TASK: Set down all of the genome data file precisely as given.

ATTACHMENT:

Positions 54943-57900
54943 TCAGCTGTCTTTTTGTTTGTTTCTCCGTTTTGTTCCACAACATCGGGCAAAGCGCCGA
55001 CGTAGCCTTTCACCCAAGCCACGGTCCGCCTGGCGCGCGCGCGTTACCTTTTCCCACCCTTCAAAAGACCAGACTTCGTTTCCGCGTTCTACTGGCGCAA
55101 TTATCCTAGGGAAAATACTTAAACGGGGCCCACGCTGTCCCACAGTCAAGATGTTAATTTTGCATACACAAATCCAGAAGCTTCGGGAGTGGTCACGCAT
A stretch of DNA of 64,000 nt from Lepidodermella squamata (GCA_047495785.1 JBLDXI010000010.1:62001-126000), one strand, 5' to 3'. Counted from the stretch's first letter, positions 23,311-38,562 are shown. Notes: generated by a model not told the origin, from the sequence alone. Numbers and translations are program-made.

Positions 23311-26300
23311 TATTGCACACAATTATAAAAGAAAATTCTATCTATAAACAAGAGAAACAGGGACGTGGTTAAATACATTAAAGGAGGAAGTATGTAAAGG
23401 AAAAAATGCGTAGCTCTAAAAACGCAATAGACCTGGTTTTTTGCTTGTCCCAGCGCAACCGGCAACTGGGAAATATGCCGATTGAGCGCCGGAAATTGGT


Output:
Positions 54943-57900
54943 TCAGCTGTCTTTTTGTTTGTTTCTCCGTTTTGTTCCACAACATCGGGCAAAGCGCCGA
55001 CGTAGCCTTTCACCCAAGCCACGGTCCGCCTGGCGCGCGCGCGTTACCTTTTCCCACCCTTCAAAAGACCAGACTTCGTTTCCGCGTTCTACTGGCGCAA
55101 TTATCCTAGGGAAAATACTTAAACGGGGCCCACGCTGTCCCACAGTCAAGATGTTAATTTTGCATACACAAATCCAGAAGCTTCGGGAGTGGTCACGCAT
A stretch of DNA of 64,000 nt from Lepidodermella squamata (GCA_047495785.1 JBLDXI010000010.1:62001-126000), one strand, 5' to 3'. Counted from the stretch's first letter, positions 23,311-38,562 are shown. Notes: generated by a model not told the origin, from the sequence alone. Numbers and translations are program-made.

Positions 23311-26300
23311 TATTGCACACAATTATAAAAGAAAATTCTATCTATAAACAAGAGAAACAGGGACGTGGTTAAATACATTAAAGGAGGAAGTATGTAAAGG
23401 AAAAAATGCGTAGCTCTAAAAACGCAATAGACCTGGTTTTTTGCTTGTCCCAGCGCAACCGGCAACTGGGAAATATGCCGATTGAGCGCCGGAAATTGGT